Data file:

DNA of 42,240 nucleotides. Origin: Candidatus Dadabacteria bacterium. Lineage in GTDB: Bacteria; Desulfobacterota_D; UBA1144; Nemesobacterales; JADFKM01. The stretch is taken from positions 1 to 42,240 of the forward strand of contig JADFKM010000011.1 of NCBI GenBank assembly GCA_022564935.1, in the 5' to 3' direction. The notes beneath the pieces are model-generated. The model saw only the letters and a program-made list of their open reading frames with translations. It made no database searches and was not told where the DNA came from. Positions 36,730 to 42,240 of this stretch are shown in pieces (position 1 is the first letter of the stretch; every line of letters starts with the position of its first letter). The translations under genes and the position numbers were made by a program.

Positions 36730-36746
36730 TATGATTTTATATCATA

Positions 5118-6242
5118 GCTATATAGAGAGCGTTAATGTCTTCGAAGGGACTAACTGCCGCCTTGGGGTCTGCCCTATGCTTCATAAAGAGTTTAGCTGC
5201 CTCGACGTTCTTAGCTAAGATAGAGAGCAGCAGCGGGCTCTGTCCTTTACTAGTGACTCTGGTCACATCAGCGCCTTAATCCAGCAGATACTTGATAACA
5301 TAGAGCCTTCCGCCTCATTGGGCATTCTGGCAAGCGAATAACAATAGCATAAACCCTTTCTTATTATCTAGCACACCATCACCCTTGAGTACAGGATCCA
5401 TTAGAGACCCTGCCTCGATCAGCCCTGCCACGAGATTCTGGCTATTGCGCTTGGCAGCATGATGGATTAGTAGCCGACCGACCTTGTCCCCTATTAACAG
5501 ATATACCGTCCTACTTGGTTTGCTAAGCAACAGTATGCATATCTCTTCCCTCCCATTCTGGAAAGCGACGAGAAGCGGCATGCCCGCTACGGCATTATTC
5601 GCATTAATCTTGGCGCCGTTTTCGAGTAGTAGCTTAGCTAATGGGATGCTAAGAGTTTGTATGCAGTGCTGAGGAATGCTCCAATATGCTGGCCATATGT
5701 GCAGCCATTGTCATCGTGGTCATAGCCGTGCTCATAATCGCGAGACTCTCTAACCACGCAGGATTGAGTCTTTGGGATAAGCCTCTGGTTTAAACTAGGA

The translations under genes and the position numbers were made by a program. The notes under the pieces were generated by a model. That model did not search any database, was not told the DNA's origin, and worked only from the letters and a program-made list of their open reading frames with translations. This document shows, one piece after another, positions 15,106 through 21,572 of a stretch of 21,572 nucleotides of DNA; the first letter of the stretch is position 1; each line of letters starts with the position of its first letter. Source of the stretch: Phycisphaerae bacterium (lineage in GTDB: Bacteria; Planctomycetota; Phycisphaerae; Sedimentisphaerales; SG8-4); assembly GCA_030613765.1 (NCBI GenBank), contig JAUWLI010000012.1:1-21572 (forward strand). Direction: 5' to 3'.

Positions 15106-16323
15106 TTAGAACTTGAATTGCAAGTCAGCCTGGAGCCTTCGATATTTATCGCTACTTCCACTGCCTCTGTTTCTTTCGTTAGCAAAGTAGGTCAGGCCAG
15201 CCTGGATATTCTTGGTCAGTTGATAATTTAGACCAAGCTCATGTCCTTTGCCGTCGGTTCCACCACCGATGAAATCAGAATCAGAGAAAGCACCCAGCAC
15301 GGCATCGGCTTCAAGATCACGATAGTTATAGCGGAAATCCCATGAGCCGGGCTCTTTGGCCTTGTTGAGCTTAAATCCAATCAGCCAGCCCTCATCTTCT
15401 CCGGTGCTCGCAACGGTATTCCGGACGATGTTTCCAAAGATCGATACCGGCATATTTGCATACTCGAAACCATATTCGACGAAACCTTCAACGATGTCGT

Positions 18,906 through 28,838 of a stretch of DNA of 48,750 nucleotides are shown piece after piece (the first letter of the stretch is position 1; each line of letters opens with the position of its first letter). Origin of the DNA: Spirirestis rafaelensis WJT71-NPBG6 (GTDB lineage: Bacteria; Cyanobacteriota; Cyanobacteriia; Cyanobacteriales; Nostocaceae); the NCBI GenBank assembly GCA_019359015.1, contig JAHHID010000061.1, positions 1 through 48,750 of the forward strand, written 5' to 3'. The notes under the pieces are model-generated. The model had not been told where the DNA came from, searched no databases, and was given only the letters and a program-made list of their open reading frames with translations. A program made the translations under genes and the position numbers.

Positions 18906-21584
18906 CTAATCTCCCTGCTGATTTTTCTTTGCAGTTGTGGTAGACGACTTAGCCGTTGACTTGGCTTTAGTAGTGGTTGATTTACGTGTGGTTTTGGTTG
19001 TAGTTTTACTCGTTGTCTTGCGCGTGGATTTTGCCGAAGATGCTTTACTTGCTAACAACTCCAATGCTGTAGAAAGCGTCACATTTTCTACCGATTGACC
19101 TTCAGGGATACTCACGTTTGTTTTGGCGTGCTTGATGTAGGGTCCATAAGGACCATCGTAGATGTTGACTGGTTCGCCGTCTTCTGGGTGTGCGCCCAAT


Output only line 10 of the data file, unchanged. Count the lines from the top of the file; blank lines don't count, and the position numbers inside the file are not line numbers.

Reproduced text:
5601 GCATTAATCTTGGCGCCGTTTTCGAGTAGTAGCTTAGCTAATGGGATGCTAAGAGTTTGTATGCAGTGCTGAGGAATGCTCCAATATGCTGGCCATATGT